Re: The reverse of one person blocking consensus
From: Sharon Villines (
Date: Thu, 7 Jun 2012 07:16:26 -0700 (PDT)
On 6 Jun 2012, at 11:19 PM, David Heimann wrote:

> how to address the situation where one person keeps bringing up a given 
> issue/proposal?

If someone is bringing up a solution when there is a specific change in 
circumstances that might lead to reconsideration of a previous proposal, there 
is a rational link. I think the question is about the seemingly irrational.

We have a few people who do this in an irrational way. One is in the early 
stages of dementia — sometimes lucid and sometimes not. Another with a 
brick-like brain who does not listen to any reasoning once they have made up 
their mind, even after a decision is made. And others who do it because they 
aren't being understood. 

Different approaches work with each one but nothing stops the behavior. Once we 
accepted that (over and over a few times) it became emotionally easier and less 
energy blocking.

In the case of dementia, the choices were to exclude the person from the 
discussion or deal with their ideas whenever they arose. Often they were 
counter to what had just been decided and often not even on the topic being 
discussed. Whenever they speak, everyone listens and someone responds with a 
comment, writing down their concern, etc. Then everyone goes back to business. 
It only takes a few seconds and everyone feels better about having attended 
instead of ignored. The person is happy and forgets all about it a few minutes 
later. Previously the meeting or the conversation would have been sidetracked 
as the someone tried to explain and change the person's behavior. Huge waste of 
time and a debilitating distraction.

In the case of the brick brain — someone will go nuts at this characterization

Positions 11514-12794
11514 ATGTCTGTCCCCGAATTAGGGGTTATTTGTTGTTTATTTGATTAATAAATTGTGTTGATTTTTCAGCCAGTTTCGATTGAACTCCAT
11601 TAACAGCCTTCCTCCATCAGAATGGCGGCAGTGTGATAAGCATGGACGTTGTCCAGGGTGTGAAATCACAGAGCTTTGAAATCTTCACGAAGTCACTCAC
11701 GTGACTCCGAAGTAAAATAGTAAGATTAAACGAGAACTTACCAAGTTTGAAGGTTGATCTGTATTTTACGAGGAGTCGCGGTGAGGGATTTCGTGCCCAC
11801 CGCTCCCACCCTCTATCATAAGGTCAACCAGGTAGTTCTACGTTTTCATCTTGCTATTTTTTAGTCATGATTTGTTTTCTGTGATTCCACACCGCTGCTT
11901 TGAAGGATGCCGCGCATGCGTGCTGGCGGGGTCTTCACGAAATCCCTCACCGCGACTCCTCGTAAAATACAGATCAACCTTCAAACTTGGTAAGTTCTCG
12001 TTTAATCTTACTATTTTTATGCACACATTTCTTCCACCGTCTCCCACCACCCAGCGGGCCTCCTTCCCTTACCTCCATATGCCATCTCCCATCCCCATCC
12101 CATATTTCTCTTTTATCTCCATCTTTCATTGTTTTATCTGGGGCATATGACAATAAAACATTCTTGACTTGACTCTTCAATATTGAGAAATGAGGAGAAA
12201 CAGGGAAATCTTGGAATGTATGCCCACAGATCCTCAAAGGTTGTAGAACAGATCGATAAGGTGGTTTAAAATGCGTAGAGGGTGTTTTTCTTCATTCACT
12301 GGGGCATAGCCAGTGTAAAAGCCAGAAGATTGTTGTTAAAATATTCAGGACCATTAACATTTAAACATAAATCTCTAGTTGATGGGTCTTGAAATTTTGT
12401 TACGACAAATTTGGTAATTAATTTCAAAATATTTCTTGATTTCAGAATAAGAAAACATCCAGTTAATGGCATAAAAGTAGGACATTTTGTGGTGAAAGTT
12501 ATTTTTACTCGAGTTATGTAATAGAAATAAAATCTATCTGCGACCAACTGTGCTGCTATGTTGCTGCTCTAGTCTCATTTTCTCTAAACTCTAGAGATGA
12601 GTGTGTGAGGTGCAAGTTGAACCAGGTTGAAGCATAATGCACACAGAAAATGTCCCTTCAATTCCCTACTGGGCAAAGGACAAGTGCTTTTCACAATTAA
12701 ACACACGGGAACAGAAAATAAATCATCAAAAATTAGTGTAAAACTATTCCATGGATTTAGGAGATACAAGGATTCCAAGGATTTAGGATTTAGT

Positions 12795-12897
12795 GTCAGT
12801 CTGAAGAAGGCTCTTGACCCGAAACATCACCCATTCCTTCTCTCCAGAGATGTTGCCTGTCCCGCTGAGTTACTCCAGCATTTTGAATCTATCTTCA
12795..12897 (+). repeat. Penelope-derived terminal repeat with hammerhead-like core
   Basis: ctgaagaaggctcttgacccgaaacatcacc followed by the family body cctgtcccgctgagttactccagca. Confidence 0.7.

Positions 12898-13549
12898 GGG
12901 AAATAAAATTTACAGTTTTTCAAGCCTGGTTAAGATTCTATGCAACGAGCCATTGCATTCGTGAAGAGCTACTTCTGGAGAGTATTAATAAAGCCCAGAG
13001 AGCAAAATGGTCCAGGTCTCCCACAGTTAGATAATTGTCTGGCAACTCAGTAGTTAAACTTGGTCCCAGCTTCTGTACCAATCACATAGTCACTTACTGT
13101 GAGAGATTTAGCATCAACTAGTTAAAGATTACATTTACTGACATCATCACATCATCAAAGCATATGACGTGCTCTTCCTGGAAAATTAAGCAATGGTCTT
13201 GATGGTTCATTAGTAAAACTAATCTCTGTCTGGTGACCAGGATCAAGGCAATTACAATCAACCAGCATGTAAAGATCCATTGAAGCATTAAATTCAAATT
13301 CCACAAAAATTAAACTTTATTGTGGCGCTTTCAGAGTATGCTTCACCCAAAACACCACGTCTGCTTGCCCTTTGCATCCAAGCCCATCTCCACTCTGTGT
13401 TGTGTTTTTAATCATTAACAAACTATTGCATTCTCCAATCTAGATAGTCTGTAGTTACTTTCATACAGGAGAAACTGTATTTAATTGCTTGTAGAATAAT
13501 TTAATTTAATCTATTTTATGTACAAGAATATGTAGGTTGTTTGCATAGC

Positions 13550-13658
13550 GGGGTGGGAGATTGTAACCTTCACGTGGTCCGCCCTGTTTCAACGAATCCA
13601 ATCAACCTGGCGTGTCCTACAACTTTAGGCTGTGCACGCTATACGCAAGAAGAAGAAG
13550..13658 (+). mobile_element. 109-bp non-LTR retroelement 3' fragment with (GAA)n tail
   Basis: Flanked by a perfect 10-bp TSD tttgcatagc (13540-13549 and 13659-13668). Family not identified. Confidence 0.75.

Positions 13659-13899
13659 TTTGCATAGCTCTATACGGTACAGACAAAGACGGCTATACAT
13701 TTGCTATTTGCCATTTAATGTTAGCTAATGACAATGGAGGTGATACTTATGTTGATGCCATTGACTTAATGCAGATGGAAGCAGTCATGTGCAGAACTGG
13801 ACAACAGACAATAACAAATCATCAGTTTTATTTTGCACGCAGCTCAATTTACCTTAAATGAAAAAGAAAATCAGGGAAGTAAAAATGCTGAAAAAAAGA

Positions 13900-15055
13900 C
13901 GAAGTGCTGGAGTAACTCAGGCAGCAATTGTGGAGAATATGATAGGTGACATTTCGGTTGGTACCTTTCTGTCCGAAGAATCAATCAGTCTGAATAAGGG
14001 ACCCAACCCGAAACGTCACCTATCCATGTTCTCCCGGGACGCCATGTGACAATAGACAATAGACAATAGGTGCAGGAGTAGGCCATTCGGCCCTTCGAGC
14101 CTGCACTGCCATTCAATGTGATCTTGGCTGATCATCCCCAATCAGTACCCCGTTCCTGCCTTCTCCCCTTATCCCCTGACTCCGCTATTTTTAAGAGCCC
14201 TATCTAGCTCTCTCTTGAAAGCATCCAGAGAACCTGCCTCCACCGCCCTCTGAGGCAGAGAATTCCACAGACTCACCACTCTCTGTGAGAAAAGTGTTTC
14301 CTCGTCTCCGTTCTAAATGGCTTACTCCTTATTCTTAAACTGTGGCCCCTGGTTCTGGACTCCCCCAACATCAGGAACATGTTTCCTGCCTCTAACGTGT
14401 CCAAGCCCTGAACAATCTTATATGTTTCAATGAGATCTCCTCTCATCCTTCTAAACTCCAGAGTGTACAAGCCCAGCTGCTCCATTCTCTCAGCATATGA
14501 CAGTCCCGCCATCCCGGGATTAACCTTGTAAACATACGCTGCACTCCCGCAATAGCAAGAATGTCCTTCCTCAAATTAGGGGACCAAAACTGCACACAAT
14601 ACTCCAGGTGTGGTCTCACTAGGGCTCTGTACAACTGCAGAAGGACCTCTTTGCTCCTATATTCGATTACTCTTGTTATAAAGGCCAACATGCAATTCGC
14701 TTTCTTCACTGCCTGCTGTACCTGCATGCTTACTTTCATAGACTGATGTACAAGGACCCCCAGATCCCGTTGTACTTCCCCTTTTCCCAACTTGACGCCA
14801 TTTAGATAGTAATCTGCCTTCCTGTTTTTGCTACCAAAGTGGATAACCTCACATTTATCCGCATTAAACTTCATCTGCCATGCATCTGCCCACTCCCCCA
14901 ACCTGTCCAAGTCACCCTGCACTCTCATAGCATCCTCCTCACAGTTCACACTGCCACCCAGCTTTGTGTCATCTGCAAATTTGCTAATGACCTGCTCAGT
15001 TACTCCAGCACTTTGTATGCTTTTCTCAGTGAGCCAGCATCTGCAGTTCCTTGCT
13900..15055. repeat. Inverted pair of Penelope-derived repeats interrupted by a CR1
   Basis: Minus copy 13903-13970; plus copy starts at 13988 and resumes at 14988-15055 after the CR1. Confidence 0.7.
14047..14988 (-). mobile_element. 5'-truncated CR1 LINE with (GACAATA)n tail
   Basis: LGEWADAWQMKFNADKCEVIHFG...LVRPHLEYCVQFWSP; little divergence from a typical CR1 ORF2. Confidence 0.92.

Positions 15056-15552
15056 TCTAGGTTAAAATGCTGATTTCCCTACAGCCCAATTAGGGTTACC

but it has helped me to deal with this behavior. You can't argue, reason, or 
divert a brick. On the issue in question, this is a brick. The facilitator 
says, "We've decided not to do that and we are doing this." End of discussion. 
If the person interrupts the response is "We are discussing something else now. 
We're finished with that topic." The meeting can't be taken over. If the person 
persists, they are referred to another venue — form a working group and 
reexamine the issues, write a new proposal, and bring it back. Talk to ___ to 
work it out. The person never does this.

Another thing that happens, particularly with people who have limited verbal 
quickness (my best description), is that they keep raising an issue because 
they don't think it is being addressed when other people think it has. So they 
raise it again. The problem is often that they aren't expressing themselves 
clearly. There is a disconnect between what they are saying and what the group 
is discussing. This takes more attention just to sort out the issues and then 
everyone understands and can deal with it. I find that often this person is 
discussing something simple and the group is discussing something complex and 
they just don't connect.

Sharon Villines
Takoma Village Cohousing, Washington DC

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